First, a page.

In linguistics, mutation is a change in a vowel sound caused by a sound in the following syllable. I-mutation is a change in the sound of a vowel so that it is pronounced with the tongue higher and farther forward than usual. Because i-mutation happened very early in the development of Old English, and it affects all areas of the language, it is worth examining the linguistic reasons behind why it occurs, and the rules that govern it.
What causes i-mutation?
I-mutation was a series of changes to vowels which took place when there was a high front vowel like , or sound in the following syllable. This caused lower and back vowels in the root of the word to change in anticipation of pronouncing the second vowel. By the time Old English was spoken, these sounds in the second syllable had either disappeared or changed to 'e', but by examining cognate words in related languages, like the Old English 'dælan - to divide' against the Gothic 'dailjan - to divide', we can see that the letter was there in an earlier form of the language.
How does i-mutation work?
Vowels can be sorted into two categories: back vowels and front vowels. Back vowels are vowels produced with the tongue further back in the mouth like , , or , while front vowels are vowels produced with the tongue in the front of the mouth like , , or . It can be hard to visualise where a vowel sound is produced, but examine the below diagram and try to make the sounds and . You should feel your tongue move as you do this, with the origin of the sound shifting backwards and lower as you move from [i] to [o]. You can click on any of the dots in the vowel origin chart below to hear the related vowel sound.
When a front vowel follows a stressed syllable, low front vowels are ‘raised’ and back vowels are ‘fronted’. The reason for this is the mouth of the speaker gets ready for the high front sound too soon and in the process the tongue moves too early changing the sound created. You can find a full breakdown of the vowel changes below. The long vowels , like in 'ærest' and , like in 'cwen' are never subject to i-mutation.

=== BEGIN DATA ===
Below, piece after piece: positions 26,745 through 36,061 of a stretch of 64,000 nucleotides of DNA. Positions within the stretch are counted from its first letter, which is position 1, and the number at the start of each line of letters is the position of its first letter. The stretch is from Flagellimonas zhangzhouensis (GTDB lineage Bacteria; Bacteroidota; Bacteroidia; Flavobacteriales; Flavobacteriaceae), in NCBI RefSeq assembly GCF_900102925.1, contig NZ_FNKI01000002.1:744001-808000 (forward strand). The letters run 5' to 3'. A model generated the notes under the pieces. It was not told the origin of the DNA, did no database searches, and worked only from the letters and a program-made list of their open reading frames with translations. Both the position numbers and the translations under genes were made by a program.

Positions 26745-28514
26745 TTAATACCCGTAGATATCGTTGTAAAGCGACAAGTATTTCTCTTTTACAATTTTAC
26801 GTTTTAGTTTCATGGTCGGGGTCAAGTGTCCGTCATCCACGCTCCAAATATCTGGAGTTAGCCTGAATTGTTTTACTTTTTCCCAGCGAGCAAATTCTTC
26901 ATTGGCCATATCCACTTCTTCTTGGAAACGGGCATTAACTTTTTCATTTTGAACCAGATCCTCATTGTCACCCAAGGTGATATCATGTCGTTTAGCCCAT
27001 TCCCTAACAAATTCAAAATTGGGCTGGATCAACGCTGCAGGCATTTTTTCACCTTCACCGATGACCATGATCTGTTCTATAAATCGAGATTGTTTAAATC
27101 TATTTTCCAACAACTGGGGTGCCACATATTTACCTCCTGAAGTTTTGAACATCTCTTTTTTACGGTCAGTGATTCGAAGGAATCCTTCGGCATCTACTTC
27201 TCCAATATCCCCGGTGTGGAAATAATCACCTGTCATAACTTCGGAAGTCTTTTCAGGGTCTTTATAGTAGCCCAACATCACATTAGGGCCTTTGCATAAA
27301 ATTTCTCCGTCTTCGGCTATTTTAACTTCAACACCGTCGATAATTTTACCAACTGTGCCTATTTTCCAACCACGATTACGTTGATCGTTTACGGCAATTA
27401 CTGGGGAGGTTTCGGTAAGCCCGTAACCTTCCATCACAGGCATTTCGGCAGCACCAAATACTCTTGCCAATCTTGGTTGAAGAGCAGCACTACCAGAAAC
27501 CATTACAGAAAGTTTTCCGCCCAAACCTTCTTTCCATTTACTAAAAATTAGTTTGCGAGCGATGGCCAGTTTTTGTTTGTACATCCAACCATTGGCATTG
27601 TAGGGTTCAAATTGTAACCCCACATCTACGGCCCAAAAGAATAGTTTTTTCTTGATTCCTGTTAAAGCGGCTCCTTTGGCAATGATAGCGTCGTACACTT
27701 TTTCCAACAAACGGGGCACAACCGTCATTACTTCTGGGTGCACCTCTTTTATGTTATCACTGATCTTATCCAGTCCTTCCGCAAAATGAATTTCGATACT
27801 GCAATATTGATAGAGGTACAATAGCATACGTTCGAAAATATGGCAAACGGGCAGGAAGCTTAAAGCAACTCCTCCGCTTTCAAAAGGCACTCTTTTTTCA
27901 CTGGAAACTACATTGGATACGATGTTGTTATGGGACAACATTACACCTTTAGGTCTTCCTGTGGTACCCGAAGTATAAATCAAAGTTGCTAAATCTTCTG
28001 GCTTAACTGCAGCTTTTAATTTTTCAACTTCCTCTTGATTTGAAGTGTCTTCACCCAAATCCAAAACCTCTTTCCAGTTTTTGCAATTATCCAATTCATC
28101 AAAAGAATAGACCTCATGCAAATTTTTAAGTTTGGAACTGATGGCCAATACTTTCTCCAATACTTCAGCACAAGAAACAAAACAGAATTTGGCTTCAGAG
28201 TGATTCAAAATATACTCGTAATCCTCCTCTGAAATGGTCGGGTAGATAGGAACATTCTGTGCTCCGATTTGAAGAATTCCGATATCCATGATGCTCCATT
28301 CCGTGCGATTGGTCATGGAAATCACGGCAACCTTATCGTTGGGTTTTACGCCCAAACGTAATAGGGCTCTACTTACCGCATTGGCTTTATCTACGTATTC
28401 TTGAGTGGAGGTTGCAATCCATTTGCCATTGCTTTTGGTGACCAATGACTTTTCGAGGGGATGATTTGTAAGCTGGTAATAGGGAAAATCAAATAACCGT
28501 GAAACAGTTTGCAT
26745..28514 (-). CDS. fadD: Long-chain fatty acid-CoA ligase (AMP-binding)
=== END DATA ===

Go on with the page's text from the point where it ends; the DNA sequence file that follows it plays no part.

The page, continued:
You have seen i-mutation at work already in the adjectives module when certain adjectives are made comparative and superlative. For example, 'heah' becomes 'hiera' and 'hiehst'. It is also visible in the singular forms of the irregular verbs 'gan' and 'don', where the vowel in the stem changes from 'a' to 'æ' and 'o' to 'e', and in some strong nouns, for example, 'dæg - day' becomes 'dagas - days' and 'fæt - cup becomes fatu - cupsonce the suffix is added.
Nouns affected by i-mutation
I-mutation is visible in the root-vowel of the singular dative, nominative plural, and accusative plural forms of certain nouns, and many of the nouns affected by i-mutation in Old English still decline differently in the plural in modern English. For example, in the nominative plural 'fot - foot' becomes 'fet - feet', 'gos - goose' becomes 'ges - geese', and 'toþ - tooth' becomes 'teþ - teeth'. However, there are some notable exceptions which are no longer affected in modern English. For example, 'boc - book' becomes 'bec - books' and 'freond - friend' becomes 'friend - friends'.
|Nominative||se mann||þa menn|
|Accusative||þone mann||þa menn|
|Genitive||þæs mannes||þara manna|
|Dative||þæm menn||þæm mannum|
|Nominative||seo boc||þa bec|
|Accusative||þa boc||þa bec|
|Genitive||þære boce||þara boca|
|Dative||þære bec||þæm bocum|
|Nominative||se freond||þa friend|
|Accusative||þone freond||þa friend|
|Genitive||þæs freondes||þara freonda|
|Dative||þæm friend||þæm freondum|
You can practice nouns affected by i-mutation below.Return to Minor Nouns Continue to Weak and Minor Nouns Overview